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Rebirth House in Ibaraki, Japan by Ryo Matsui Architects

AR House 2015 Highly Commended: Original materials from a traditional storehouse were used to build an entirely new structure in this tsunami-devastated landscape

It is delightful to be surprised by a building, and this small house has many secrets, not least its voluminous day-lit space inside. But the charm of the Rebirth House is also rooted in its historical ambiguity. Despite its traditional roof and walls, it is actually entirely newly built.

Once a traditional storehouse, the small 120-year-old outbuilding was damaged in the Great East Japan Earthquake of 2011. With a magnitude of 9.0, the earthquake off the Pacific coast of Tōhoku and theresulting tsunami killed more than 15,000 people.z

‘The charm of the Rebirth House is also rooted in its historical ambiguity. Despite its traditional roof and walls, it is actually entirely newly built’

Ryo Matsui considered re-using the structure but found it unstable and beyond repair. The architect and client were left to consider what ‘should be kept for future generations’. They decided to save the original materials such as the roof tiles, ridge and ornaments. These were collected, restored and re-used in the building of an entirely new structure.


Floor plans

It was the architect and client’s intention that the new house retain the appearance of the storehouse. This subterfuge meant hiding the additional windows required to create a more habitable space. ‘We concealed their existence behind a lace screen,’ write the architects. ‘The original perforated bricks are painted white. Though it seems to be the old storehouse from the outside, when we enter, we are wrapped with gentle light from many windows.’

In this way, Rebirth House is like a contemporary ghost of the old. The relatively blank facade with its single window is enlivened at night when the lights are on and more windows are revealed. But during the day, the blank walls conceal a surprisingly warm, naturally lit domestic interior, which in section, is considerably larger than it appears.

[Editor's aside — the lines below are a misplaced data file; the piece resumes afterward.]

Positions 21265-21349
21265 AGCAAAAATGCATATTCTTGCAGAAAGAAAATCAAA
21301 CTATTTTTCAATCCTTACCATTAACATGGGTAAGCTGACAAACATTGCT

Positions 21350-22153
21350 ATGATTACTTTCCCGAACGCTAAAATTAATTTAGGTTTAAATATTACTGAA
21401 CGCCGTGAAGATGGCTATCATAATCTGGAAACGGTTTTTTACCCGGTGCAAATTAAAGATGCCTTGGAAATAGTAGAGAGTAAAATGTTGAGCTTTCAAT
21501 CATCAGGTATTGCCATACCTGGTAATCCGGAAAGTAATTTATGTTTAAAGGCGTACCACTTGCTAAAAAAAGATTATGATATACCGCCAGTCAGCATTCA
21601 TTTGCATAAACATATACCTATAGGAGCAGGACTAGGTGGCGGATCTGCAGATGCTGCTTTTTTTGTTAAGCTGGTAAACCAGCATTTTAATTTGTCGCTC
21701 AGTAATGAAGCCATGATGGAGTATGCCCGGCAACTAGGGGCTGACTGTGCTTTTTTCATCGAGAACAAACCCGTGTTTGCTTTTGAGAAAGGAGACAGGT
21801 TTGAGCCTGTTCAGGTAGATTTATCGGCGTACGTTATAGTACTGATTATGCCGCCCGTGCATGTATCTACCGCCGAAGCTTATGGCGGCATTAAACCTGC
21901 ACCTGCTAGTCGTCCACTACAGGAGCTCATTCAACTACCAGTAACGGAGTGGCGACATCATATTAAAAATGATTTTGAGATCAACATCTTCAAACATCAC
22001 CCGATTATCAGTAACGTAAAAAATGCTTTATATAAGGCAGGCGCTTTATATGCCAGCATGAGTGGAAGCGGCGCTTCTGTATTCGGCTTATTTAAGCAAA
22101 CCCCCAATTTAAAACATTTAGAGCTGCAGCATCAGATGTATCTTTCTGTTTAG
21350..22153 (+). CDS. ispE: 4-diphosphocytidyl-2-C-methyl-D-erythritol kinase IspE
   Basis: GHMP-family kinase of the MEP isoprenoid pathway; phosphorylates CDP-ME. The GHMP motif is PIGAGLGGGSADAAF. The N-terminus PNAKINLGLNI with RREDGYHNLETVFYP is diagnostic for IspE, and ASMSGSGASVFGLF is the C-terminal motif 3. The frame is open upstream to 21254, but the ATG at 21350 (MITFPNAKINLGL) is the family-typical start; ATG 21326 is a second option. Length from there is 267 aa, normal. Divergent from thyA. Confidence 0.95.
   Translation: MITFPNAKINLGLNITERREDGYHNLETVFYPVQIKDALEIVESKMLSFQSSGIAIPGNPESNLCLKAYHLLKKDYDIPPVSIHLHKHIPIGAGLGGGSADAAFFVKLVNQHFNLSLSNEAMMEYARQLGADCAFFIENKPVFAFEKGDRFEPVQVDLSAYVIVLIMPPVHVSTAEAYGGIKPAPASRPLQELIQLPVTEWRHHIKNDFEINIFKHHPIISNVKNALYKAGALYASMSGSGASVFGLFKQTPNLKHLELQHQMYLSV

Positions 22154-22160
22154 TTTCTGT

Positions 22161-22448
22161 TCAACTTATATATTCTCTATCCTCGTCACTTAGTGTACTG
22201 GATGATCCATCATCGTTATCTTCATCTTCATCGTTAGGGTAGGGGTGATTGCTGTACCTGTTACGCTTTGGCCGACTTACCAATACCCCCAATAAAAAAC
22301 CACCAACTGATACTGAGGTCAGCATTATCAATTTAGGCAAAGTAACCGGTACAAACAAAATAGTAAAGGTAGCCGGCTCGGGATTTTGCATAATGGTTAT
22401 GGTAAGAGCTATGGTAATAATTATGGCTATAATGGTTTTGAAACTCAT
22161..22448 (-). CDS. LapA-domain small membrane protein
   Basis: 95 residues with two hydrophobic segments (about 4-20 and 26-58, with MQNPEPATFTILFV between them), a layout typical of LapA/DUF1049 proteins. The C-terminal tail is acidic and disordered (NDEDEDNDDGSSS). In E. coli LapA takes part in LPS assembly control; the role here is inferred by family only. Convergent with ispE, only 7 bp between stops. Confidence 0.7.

The timber-lined room with a mezzanine is small, like many Japanese houses, but again, rich in ambiguity. The exposed timber beams and daub walls suggest traditional construction, but the contemporary feel to the open-plan design has an unmistakably modern freshness. The basement wine cellar is another secret, and here, in the continued spirit of re-use, the walls are built using the leftover formwork from the moulding of new bricks for the outer wall.

Japan has a rich tradition of compact, architect-designed single-family homes and, among this year’s entries to AR House, there was a rich and varied selection of architecture from the country.  But in general, among the submissions from around the world, there was a feeling that many houses lacked a sense of context or place. They could be built for anyone, located anywhere.



For the award-winning houses, the jury sought an architecture that emerged from its place and people, as well as the brief. With Rebirth House, the judges found an architecture that quite simply could not have happened anywhere else. The home endeared itself to the jury with the confident way it combined traditional materials with contemporary design. It was neither deferential to the past, nor dismissive and disrespectful. It remembers this place, the earthquake that destroyed it, while looking to the future. The architect and client were conscious of the need to preserve history, but didn’t place the buildings in aspic. It is a perfect, quirky and entirely unique home, surprising in the generosity of its interior, and successful in the ambition suggested by its name – a house reborn.

Rebirth House

Architect: Ryo Matsui Architects

Photographs: Nacasa & Partners

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